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Chick-fil-A Welcome In Chicago, Alderman Says, After Renewed Pledge Of Respect

A Chick-fil-A in Fort Worth, Texas, on "appreciation day" last month. i i

A Chick-fil-A in Fort Worth, Texas, on "appreciation day" last month. Tom Pennington/Getty Images hide caption

itoggle caption Tom Pennington/Getty Images
A Chick-fil-A in Fort Worth, Texas, on "appreciation day" last month.

A Chick-fil-A in Fort Worth, Texas, on "appreciation day" last month.

Tom Pennington/Getty Images

Chicago Alderman Proco "Joe" Moreno, who led the opposition in his city to the opening of a Chick-fil-A restaurant there because of company President Dan Cathy's outspoken stand against same-sex marriage, now says he won't stand in the fast-food chain's way.

The Chicago Tribune reports that according to Moreno, "the restaurant has agreed to include a statement of respect for all sexual orientations in an internal document and promised that its not-for-profit arm would not contribute money to groups that oppose gay marriage."

We asked Chick-fil-A about Moreno's claim and got back this statement from spokeswoman Tracey Micit:

"Chick-fil-A is a family-owned and family-led company serving the communities in which it operates. From the day Truett Cathy started the company, he began applying biblically-based principles to managing his business. For example, we believe that closing on Sundays, operating debt-free and devoting a percentage of our profits back to our communities are what make us a stronger company and Chick-fil-A family.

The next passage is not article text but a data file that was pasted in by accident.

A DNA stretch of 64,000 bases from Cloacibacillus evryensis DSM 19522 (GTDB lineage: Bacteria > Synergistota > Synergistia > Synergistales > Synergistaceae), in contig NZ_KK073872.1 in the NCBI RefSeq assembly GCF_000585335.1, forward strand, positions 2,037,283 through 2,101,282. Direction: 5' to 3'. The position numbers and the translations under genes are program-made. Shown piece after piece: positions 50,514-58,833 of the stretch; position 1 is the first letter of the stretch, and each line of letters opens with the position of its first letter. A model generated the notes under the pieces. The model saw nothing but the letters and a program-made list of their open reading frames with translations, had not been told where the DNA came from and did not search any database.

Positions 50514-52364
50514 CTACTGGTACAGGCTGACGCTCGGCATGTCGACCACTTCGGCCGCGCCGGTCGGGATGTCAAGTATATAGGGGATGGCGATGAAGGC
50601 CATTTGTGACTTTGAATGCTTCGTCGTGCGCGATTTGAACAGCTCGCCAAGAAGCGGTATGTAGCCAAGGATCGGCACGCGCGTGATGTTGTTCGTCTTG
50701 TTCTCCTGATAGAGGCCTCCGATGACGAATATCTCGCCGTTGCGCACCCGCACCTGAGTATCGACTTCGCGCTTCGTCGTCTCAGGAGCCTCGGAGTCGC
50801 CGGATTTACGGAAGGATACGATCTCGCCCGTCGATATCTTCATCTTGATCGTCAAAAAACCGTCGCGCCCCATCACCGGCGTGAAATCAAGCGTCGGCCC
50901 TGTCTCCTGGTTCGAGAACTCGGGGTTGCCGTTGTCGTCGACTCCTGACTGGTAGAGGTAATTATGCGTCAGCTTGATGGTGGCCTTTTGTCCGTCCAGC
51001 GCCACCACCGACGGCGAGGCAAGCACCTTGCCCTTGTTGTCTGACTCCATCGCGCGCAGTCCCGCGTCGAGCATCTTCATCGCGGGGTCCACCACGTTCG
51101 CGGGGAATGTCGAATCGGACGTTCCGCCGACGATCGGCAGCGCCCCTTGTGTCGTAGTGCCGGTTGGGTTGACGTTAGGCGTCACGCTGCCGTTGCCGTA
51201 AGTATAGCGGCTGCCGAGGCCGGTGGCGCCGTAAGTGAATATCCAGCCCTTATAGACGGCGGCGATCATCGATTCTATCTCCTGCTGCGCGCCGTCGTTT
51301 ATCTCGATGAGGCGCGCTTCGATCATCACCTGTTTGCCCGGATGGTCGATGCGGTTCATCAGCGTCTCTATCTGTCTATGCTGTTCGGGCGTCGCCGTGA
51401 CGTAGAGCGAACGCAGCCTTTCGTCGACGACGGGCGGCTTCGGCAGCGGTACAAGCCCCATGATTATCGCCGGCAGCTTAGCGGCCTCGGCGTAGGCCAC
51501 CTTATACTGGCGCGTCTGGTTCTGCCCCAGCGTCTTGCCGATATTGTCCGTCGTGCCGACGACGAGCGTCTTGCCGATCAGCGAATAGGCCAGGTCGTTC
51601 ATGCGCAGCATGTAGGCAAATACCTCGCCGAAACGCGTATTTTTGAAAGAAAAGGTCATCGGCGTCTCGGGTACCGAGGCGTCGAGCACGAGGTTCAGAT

"The Chick-fil-A culture and service tradition in our restaurants is to treat every person with honor, dignity and respect — regardless of their belief, race, creed, sexual orientation or gender. We will continue this tradition in the over 1,600 Restaurants run by independent Owner/Operators. Going forward, our intent is to leave the policy debate over same-sex marriage to the government and political arena.

"Our mission is simple: to serve great food, provide genuine hospitality and have a positive influence on all who come in contact with Chick-fil-A."

Other than having reversed the order of the first two paragraphs, that's word-for-word what Chick-fil-A said on July 19, as the controversy over Cathy's comments — and the support the company drew from conservatives such as Mike Huckabee — began to build. The story built to a "Click-fil-A appreciation day" on Aug. 1 and a counter "kiss in day" for gay activists on Aug. 3.

According to the Tribune, though, Moreno feels:

"He achieved his goal of getting Chick-fil-A to 'affirm that they do not have discriminatory policies.'

" 'It's one thing to say that's the way you feel — it's another thing to put it into a company policy and an official company statement,' Moreno said."

As for the issue of donating to groups that oppose same-sex marriage, BuzzFeed Politics notes that in its statements today (to us and others) Chick-fil-A "did not contest" that claim. But it also did not clearly confirm it.

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